Women’s gymnastics team becomes first at HBCU to compete at NCAA level
NASHVILLE, Tenn. (WSMV/Gray News) - When Fisk University gymnastics coach Corinne Tarver began to build her roster last year, she opened her conversation with recruits by asking them one simple question.
“Do you want to make history?”
A little less than one year later, the women have done just that as the gymnastics team has taken the world by storm.
“I love being able to take something that’s never been done and make it happen, but not just make it happen, make it amazing and spectacular,” Tarver said.
The Fisk University gymnastics team is the first historically Black college or university gymnastics program to compete at the NCAA level.
“I remember when we were walking out, it almost brought me to tears,” said freshman Liberty Mora. “Obviously, our crowd is going to cheer for us, but seeing everybody else supporting us has been a very overwhelming and exciting feeling.”
The team’s coach is no stranger when it comes to making history. In 1989, Tarver was the first Black gymnast to win the NCAA all-around championship.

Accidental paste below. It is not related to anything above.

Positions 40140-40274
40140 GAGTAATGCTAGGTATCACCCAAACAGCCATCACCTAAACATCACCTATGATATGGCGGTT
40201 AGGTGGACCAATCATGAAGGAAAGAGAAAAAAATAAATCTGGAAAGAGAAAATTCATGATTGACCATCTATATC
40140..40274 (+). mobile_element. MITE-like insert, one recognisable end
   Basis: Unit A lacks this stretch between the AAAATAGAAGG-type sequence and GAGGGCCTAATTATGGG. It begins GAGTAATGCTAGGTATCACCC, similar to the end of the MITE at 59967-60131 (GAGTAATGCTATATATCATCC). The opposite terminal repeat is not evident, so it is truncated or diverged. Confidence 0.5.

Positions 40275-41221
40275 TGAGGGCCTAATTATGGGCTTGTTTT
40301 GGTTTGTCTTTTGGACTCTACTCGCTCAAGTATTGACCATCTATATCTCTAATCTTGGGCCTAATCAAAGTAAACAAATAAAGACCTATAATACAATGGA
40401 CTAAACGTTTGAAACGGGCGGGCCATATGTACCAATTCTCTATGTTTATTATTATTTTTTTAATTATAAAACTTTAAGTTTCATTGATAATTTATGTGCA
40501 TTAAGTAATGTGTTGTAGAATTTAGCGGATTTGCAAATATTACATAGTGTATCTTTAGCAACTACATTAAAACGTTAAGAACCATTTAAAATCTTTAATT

Now, over 30 years later, she is ready to break yet another barrier.
“It is a challenge,” Tarver said. “I love a challenge. Starting a program from scratch or as an HBCU I know makes it significant and historic. So, this is pretty exciting and I’ve done that a lot in my gymnastics career.”
The program may be less than a year old, but it has already managed to make a significant footprint.
“We knew that we were going to get coverage,” Mora said. “People are going to notice, but we didn’t think it would be this big.”
Mora said the gymnastics program has become a big deal and the team is enjoying it.
“We’re embracing the love from everybody, and it is comforting,” Mora said.
Being the first HBCU gymnastics team hasn’t been the only reason for the attention. The team has star-studded talent as well.
Kentucky native Morgan Price de-committed from Arkansas to compete at Fisk. Price won the all-around championship at the University of Georgia’s quad meet.
“We have athletes beating big-time schools and showing we’re not just an HBCU team,” Tarver said.
The team said it hopes to open the door for other HBCUs to follow in their footsteps.
“We’re here to make an impact on the world,” Mora said.
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